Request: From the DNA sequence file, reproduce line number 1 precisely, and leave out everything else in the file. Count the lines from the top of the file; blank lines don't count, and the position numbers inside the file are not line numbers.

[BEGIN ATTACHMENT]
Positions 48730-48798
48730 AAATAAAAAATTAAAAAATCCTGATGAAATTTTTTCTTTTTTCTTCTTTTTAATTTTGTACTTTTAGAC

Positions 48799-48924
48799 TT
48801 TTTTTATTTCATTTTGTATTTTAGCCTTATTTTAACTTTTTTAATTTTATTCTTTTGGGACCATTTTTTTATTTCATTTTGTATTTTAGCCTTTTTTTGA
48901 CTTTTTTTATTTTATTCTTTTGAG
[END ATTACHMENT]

Positions 48730-48798